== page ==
3.  Your goalie doesn’t know she can play a higher line than the goal line.  Again, a little information goes a long way.   Plus, it is more fun for the keeper to get involved.  Just give the keeper a little of your attention in the game.

4.  Your team gives away the kickoff most times.  Players taking the kickoff do not know how far the touch forward has to be or can be.  Take a few minutes and teach them some options.  Better yet, give them 5 minutes at the end of practice and let them design their own kickoff.

5.  Your team does not know how to take an indirect free kick (or what the signal is).  Incorporate the hand signal in your scrimmage at end — randomly call fouls, direct and indirect.  I even let the kids act like they were fouled and they get to blame someone.  Then, teach them how to take an indirect kick.  Bring a phone – go to youtube – show them some cool ones.  Let them create their own.  Same for direct kicks – teach them the hand signal.  Show them some examples — let them make their own.  They love working on this.  

At the same time, let your keeper(s) practice setting up a defensive plan for the free kicks.  Teach them an offside line.  When do they want it?  How do they set it?  How can they make sure everyone is marked.  Let the keeper practice the instructions.  Put the wall in the wrong place — let the keeper fix it.  This can be incorporated into the flow of a scrimmage with little effort and disruption.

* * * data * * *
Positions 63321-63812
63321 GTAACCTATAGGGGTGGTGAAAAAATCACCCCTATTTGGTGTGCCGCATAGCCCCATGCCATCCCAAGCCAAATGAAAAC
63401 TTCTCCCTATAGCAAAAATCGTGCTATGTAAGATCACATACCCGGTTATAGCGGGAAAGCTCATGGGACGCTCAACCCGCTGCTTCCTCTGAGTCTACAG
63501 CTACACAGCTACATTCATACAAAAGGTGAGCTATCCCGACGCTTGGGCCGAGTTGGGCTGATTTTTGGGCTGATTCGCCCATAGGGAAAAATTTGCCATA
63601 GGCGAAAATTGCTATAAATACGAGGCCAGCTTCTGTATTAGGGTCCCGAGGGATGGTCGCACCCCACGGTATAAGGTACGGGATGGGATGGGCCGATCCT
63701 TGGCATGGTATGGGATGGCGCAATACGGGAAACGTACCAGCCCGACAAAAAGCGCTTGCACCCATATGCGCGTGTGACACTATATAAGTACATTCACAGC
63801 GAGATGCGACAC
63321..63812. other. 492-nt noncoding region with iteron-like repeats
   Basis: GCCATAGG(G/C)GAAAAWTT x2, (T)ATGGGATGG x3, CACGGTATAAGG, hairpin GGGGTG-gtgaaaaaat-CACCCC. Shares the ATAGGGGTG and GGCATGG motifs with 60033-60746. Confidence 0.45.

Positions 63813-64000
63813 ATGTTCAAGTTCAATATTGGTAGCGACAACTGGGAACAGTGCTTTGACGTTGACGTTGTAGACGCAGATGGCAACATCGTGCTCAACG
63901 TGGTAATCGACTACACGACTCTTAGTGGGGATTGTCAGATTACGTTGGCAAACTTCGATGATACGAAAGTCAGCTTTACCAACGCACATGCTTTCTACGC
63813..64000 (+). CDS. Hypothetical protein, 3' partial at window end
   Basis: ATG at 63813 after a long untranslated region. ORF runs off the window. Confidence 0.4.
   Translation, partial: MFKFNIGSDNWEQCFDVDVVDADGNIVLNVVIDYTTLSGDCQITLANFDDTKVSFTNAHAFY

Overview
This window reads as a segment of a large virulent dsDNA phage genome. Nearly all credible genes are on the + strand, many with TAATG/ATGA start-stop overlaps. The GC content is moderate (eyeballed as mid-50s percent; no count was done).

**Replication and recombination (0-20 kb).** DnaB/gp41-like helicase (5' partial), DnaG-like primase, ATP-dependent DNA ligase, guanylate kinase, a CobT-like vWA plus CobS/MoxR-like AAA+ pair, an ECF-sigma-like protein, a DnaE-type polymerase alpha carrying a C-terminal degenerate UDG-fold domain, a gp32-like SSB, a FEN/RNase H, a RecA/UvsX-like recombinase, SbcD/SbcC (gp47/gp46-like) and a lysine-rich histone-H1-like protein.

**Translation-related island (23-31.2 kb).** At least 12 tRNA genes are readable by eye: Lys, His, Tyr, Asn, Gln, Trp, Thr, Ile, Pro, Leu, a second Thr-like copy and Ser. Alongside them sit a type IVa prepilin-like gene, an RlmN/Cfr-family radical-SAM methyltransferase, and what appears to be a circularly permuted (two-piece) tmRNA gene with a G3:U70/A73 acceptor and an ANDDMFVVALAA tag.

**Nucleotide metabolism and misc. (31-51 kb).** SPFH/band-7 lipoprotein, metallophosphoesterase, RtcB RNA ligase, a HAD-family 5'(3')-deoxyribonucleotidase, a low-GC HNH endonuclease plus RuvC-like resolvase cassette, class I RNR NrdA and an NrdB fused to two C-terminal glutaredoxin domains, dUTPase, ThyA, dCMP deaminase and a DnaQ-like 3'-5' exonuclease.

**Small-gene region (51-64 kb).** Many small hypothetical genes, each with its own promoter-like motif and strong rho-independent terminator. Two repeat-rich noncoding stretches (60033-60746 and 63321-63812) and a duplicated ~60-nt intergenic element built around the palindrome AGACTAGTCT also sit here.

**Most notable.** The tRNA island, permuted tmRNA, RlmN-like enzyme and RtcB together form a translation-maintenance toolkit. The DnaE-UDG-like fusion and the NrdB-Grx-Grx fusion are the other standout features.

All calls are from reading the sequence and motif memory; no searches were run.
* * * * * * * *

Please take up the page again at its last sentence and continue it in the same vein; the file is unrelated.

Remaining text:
6.  Your team does not know how to set a wall.  Especially on an indirect kick — they can set the wall inside the box.  Let them practice.  Blow stops occasionally during scrimmage and let them work on it.

7.  This is a horrible one — your keeper doesn’t know how far out she can go before distributing the ball.  They think their area is the goalie box, not the penalty area.  Explain the difference to them.  Give them this information.  This is particularly true if you follow U.S. Youth Guidelines and rotate keepers.  A little bit of information goes a long way for a keeper.

8.  Your team loses possession because of illegal throws.  OK — so you have taught them to keep both feet on the ground — now teach them that the ball must go completely behind their head.  A little bit of information goes a long way.  I hate seeing kids making illegal throws because of this and not knowing what they did wrong (they say – “but my feet were on the ground!”).